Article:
Dark Shadows

This vampire film lacks teeth.

Published: 13th May 2012 12:00 AM  |   Last Updated: 02nd June 2012 10:22 PM   |  A+A-

‘Dark Shadows’ (English)

Director: Tim Burton

Cast: Johnny Depp, Michelle Pfeiffer, Helena Bonham Carter, Eva Green, Jackie Earle Haley, Jonny Lee Miller, Chloe Grace Moretz, Bella Heathcote, Gully McGrath, Ray Shirley, Christopher Lee, Alice Cooper

Since the 1990 'Edward Scissorhands', Tim Burton and Johnny Depp have come together eight times, creating and recreating gothic favourites inspired by their childhood fantasies and cult favourites. From that stable comes 'Dark Shadows', the story of Barnabas Collins (Johnny Depp), the scion of a wealthy fishing dynasty, Josette/ Victoria Winters (Bella Heathcote), the love of his life, and Angelique (Eva Green), the wicked witch whose all-consuming lust for Barnabas leads to vicious schemes that will destroy everyone and everything he loves. But she desires and despises him too much to kill him, condemning him to a vampire’s eternal existence.

The film begins with a stylised narrative that holds much promise. It introduces us to characters with great personality – the wraith-like Victoria with her powerful voice, the drunken butler Willie (Jackie Earle Haley) whose Cockney accent lends a sarcastic edge to grouchy lines, the old servant Mrs Johnson (Ray Shirley), who’s “about as useful as a bucket without a bottom”, the sharp-tongued, nasty teenager Carolyn Stoddard (Chloë Grace Moretz), her cousin David (Gully McGrath) who talks to ghosts, the resident shrink Dr Hoffman (Helena Bonham Carter) and the Collins siblings, Elizabeth (Michelle Pfeiffer) and Roger (Johnny Lee Miller).

But the story disintegrates into a far milder version of what it could have been, thanks to a storyline that turns insipid, and underwhelming performances by most of the main cast – Johnny Depp is the only one who adapts to the part-satirical, part-intense tone that is a hallmark of Burton’s films. We’re pitchforked from 1760 to 1972, and though Depp does a remarkable job of portraying Collins’ bewilderment at modern life, it’s a routine we’ve seen too often to find funny. There’s a lovely quirky touch in his conversation with a bunch of hippies, but we must turn to well-timed one-liners for the humour.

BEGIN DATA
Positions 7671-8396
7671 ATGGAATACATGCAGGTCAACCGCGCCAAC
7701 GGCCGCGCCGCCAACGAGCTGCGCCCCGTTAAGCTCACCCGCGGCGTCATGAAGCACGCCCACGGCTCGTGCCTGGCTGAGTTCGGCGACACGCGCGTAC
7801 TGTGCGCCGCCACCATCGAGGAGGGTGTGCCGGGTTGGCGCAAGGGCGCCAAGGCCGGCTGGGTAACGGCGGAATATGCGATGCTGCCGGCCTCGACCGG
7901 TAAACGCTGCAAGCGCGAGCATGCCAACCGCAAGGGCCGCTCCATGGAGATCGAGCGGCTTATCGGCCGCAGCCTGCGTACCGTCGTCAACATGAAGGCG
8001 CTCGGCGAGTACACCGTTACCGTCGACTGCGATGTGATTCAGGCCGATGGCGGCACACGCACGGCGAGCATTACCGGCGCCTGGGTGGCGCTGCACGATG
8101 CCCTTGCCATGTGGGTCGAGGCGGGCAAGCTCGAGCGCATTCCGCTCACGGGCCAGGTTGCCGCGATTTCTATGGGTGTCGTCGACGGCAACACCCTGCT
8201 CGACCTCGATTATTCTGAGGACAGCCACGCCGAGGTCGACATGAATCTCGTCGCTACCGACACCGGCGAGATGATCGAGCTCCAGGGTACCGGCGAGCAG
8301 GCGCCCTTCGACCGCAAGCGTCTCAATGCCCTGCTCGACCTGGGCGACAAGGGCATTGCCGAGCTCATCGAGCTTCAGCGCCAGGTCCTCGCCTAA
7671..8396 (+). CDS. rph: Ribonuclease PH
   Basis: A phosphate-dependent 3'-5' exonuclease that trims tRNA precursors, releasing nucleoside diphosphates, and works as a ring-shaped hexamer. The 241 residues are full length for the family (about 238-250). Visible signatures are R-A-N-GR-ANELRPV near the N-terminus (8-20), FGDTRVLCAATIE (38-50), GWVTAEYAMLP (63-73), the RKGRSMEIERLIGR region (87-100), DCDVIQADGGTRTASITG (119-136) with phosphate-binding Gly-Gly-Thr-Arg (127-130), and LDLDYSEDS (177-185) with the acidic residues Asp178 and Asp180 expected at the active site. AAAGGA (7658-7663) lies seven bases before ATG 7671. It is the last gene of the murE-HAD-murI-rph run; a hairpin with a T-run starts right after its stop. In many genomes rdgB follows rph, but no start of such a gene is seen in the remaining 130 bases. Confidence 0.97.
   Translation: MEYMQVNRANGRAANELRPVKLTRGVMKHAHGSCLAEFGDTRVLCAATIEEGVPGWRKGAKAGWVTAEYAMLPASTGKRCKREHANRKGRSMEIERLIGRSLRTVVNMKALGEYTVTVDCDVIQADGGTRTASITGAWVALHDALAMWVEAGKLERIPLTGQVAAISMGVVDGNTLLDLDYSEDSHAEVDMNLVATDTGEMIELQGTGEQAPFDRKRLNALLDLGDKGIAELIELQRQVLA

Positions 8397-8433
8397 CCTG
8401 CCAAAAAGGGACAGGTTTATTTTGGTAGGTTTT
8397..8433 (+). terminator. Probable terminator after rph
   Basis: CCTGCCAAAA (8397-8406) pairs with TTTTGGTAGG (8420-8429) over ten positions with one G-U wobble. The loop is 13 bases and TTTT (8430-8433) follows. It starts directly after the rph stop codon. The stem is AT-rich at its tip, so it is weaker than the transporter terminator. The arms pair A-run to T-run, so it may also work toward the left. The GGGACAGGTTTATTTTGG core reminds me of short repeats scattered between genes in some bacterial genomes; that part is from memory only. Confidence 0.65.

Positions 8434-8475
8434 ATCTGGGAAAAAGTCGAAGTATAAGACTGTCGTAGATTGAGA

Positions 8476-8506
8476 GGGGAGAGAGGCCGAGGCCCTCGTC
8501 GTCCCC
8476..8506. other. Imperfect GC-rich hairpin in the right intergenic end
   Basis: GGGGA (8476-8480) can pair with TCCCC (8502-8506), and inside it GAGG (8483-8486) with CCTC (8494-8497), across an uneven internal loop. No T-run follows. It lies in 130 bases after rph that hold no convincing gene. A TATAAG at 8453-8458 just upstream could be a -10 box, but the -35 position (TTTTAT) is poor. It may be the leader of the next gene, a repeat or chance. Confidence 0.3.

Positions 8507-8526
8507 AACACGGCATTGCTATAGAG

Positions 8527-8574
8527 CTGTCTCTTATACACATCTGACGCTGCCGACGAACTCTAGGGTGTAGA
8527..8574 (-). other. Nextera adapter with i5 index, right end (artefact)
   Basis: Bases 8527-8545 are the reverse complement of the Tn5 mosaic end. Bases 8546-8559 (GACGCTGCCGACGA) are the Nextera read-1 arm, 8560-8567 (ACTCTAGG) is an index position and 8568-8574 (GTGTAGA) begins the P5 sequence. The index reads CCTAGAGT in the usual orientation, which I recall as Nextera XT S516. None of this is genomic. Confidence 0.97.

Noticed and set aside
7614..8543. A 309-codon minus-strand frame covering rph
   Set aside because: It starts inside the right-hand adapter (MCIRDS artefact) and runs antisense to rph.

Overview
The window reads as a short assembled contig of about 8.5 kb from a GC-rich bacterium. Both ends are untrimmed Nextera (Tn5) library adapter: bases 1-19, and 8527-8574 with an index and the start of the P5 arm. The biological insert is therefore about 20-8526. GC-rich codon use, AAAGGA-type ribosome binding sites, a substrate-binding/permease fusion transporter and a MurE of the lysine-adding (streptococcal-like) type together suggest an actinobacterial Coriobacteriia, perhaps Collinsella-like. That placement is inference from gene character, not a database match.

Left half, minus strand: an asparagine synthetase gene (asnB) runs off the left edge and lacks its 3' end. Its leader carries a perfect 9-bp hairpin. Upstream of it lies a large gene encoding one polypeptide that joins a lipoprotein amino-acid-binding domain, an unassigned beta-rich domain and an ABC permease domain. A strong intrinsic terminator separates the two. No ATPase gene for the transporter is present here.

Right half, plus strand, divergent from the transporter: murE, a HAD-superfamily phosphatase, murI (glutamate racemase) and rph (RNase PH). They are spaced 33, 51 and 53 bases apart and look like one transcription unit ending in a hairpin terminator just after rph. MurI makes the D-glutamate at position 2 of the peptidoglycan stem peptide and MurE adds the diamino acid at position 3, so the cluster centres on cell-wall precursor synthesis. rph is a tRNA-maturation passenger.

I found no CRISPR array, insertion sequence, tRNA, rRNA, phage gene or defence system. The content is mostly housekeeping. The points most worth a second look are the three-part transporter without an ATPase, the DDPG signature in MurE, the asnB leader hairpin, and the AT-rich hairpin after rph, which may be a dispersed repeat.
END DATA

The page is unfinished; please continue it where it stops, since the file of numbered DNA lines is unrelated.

Burton’s masterful art direction and his over-the-top sequences are complemented by the dreamy appearances and mysterious utterances of sundry spirits. But those – like me – who have a soft corner for his work may be stunned by the poor execution of certain scenes, especially towards the climax.

Then again, those – like me – who are sympathetic to his style may perceive the drama involving a werewolf, vampire and human as a subversion of that horrific teen romance involving sparkling bloodsuckers.

With most actors struggling for a foothold, it doesn’t help that the plot seems to have holes in it. It’s hard to make sense of parts of the story without the context. We don’t quite understand Carolyn’s references to her father, or David’s to his mother; nor are we told how the Collinses endure, or where the “distant relatives” came from – the only inhabitants of Collinwood Manor seemed to be Barnabas and his parents.


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